Categorized | Family Care

There are many benefits when providing care for a loved-one

By Jeannette Sheehan

At some point, you may find yourself becoming a caregiver for a spouse, parent or other loved one. Some people might worry that the pressure of their own daily life combined with being a caregiver might shave years off their life. Interestingly this nurturing may actually have the opposite effect and extend their life based on findings from a University of Michigan study and Journal Stroke study. A full 90 percent of those interviewed in the study reported a deeper appreciation of life due to their caregiving experience. Many also expressed it helped them develop a more positive attitude towards life.

Children caring for an aging parent report feeling a stronger bond with their parent as well as improved self-esteem. In some cases, the additional time spent with a parent has allowed for old wounds to heal and forgiveness over past issues. For the individual being cared for it allows for individualized attention, shared life experiences and forging a deeper relationship with someone close to them.

Overall, taking care of a human being often makes people feel their life takes on deeper meaning. Where some aspects of daily life do not allow for closure, many of the care living tasks allow people to feel they accomplished something during their day and feel more in control.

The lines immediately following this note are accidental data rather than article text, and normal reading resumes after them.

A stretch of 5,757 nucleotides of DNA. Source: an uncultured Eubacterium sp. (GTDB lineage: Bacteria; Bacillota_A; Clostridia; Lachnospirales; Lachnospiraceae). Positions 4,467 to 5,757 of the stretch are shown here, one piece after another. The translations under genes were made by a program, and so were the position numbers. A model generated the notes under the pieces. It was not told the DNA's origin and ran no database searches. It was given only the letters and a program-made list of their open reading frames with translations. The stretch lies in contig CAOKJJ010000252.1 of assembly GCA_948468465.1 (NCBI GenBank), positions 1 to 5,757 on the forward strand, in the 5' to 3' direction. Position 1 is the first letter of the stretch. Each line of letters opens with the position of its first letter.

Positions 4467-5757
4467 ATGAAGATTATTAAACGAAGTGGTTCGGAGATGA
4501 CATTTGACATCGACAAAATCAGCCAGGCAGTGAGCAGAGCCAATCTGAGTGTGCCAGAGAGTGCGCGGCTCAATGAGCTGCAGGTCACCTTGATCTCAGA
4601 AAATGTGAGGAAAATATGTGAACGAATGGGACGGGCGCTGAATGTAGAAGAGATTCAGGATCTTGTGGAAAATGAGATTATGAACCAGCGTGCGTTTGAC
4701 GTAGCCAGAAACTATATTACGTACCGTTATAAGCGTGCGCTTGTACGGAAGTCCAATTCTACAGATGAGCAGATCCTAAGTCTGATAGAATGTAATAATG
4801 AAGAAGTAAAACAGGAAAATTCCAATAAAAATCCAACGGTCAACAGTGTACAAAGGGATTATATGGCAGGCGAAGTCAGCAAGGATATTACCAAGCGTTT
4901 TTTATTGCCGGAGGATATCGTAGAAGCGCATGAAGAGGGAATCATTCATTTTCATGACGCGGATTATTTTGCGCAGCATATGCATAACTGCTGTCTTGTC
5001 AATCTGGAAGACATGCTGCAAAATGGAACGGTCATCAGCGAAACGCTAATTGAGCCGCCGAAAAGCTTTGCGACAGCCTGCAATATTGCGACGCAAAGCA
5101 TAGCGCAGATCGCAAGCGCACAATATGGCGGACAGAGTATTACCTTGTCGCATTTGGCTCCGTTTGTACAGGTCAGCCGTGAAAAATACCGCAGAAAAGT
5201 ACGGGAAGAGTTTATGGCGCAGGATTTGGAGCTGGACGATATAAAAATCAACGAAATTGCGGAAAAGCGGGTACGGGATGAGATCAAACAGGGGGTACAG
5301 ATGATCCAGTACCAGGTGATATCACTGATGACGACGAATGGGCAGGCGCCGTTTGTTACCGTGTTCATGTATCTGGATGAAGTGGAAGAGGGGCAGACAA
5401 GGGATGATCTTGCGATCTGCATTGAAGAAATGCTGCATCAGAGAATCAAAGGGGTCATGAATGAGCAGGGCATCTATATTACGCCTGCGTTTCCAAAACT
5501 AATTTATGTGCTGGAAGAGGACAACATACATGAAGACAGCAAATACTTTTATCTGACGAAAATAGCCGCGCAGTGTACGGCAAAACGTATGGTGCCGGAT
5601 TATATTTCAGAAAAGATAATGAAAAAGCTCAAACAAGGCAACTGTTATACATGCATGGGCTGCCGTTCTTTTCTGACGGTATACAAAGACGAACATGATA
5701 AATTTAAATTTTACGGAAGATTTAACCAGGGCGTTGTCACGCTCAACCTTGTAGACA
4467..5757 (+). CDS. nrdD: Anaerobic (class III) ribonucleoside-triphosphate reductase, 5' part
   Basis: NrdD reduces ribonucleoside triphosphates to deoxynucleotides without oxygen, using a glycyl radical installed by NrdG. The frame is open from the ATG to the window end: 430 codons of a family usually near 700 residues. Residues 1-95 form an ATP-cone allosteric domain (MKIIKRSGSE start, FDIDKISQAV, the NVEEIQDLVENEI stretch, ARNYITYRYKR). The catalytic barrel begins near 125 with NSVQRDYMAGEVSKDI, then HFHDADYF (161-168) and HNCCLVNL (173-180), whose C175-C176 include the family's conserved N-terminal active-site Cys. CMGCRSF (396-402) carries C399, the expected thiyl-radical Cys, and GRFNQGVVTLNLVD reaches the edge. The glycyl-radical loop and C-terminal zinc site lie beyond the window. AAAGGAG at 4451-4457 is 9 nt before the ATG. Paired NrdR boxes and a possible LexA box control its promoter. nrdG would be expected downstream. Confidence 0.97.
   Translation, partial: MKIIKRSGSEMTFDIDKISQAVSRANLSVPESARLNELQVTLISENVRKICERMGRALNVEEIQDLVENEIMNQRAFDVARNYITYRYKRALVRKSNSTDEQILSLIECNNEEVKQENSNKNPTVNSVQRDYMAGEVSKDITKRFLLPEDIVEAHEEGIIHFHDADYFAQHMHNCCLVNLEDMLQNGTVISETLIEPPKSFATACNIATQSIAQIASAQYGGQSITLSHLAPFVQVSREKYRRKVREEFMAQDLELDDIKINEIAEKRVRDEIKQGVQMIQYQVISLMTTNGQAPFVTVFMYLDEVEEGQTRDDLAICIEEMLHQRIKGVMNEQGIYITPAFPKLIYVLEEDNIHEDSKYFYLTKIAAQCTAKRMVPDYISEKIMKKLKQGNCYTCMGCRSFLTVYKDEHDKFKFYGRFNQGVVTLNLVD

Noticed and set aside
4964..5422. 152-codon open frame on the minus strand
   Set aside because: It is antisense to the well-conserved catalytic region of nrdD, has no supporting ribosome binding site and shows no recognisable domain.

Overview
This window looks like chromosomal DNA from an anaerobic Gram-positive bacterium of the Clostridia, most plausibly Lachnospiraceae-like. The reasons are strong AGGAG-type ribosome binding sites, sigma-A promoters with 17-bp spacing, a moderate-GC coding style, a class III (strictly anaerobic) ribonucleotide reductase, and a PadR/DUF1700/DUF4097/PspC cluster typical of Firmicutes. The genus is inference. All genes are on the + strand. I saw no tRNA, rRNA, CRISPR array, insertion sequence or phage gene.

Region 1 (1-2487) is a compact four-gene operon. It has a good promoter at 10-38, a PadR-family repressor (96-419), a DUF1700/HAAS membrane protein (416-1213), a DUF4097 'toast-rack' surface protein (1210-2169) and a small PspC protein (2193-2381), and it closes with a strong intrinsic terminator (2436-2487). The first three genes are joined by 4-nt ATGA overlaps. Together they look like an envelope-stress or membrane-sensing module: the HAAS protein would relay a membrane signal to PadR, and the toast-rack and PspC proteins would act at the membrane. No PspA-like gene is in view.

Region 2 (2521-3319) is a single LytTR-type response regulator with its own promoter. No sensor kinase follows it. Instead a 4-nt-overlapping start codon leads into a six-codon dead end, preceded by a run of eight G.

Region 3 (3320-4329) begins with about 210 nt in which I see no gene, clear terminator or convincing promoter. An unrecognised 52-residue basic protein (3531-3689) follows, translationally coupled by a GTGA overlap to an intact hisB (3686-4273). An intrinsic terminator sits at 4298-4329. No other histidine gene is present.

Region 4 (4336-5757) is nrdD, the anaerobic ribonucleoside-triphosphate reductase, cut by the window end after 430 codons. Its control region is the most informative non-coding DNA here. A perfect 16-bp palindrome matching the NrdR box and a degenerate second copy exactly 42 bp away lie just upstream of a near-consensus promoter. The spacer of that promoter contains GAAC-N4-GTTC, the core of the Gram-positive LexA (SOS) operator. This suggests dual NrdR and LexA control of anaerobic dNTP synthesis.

On the flip side, there is no denying that being a caregiver will have moments of increased stress and frustration, perhaps leading to exhaustion. As the caregiver, look at the tasks you perform. Based on these duties you can determine where you may benefit from help with the care, such as sharing or delegating duties. Perhaps you might need help with transportation, groceries or with the physical challenges of caring for an individual that is similar in stature to yourself. Enlist the efforts of another family member, friend or consider hiring a professional.

Another consideration for caregivers is to take advantage of out-of-home programs like senior centers, which offer activities, trips, transportation, meals and more; or adult day-care centers which offer more medical assistance versus socialization. For more information on these options go to www.800ageinfo. To be a successful caregiver it is essential that you maintain a healthy lifestyle, have a support network and take time for yourself each day to avoid caregiver burnout.

Jeannette Sheehan, MSN, RN, a board certified nurse practitioner is the founder and owner of ABC Home Healthcare Professionals, 233 Albion Street, Wakefield. She can be reached at 781-245-1880 or online at Archives of articles from previous issues can be read on

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